Wednesday, July 10, 2013
Oregonians are known for a fierce sense of independence and a rugged individuality, qualities long associated with natural resource vocations such as logging, fishing, farming and ranching.
The state is also known for its progressive environmental policies. Our sense of connection to a place informs our values and approaches to conflict over resource and land use in our communities.
This is the focus of “Your Land, My Land: Using and Preserving Oregon’s Natural Resources,” a free conversation with Portland State University professor Veronica Dujon on Sunday, July, 21, at 2 p.m. at Hood River County Library. This program is hosted by Hood River County Library District and sponsored by Oregon Humanities.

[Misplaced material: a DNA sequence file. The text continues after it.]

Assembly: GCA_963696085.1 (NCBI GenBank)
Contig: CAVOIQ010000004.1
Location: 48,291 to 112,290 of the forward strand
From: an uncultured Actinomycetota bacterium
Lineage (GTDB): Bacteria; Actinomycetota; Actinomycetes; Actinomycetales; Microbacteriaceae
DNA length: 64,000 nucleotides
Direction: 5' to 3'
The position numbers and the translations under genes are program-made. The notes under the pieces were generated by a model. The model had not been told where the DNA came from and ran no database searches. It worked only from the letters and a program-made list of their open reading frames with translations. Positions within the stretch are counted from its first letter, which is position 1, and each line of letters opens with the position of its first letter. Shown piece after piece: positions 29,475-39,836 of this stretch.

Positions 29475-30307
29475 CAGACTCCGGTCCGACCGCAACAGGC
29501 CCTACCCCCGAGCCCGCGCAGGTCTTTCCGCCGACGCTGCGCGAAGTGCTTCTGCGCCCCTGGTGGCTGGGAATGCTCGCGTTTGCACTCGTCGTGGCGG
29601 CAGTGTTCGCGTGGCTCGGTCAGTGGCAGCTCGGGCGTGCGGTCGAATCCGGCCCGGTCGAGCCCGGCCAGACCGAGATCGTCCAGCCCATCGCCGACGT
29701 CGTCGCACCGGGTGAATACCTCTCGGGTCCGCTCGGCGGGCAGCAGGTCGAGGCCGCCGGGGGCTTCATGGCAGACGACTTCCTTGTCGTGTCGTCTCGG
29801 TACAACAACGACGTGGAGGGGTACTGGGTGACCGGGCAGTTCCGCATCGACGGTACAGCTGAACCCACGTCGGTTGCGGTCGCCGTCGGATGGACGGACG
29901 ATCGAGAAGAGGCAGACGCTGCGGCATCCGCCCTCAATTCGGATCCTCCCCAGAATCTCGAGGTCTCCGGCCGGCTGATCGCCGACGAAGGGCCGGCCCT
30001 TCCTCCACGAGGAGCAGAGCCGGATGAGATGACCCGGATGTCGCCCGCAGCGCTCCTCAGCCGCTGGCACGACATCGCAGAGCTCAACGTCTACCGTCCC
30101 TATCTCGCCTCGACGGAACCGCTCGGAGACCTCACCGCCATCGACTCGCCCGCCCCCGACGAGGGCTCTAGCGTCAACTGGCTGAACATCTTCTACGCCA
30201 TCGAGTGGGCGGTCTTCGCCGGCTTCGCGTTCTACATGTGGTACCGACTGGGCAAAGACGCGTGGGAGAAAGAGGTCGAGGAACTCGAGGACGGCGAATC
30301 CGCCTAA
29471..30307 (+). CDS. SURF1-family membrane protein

Dujon is professor and chair of the department of sociology at Portland State University. She has published widely and is co-editor of the book “Understanding the Social Dimension of Sustainability.” She received her bachelor’s degree from the University of the West Indies, Barbados, and her master’s and doctoral degrees in land resources/sociology from the University of Wisconsin, Madison.
Through the Conversation Project, Oregon Humanities offers free programs that engage community members in thoughtful, challenging conversations about ideas critical to our daily lives and our state’s future.
For more information about this free community discussion, contact Hood River Library District at 541-386-2535 or firstname.lastname@example.org or visit http://hoodriverlibrary.org.
Oregon Humanities is an independent, nonprofit affiliate of the National Endowment for the Humanities and a partner of the Oregon Cultural Trust.
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Oil train car being transported by truck
A damaged rail car from the June 3, 2016 oil train derailment and fire is transported from the crash site via truck on I84. Enlarge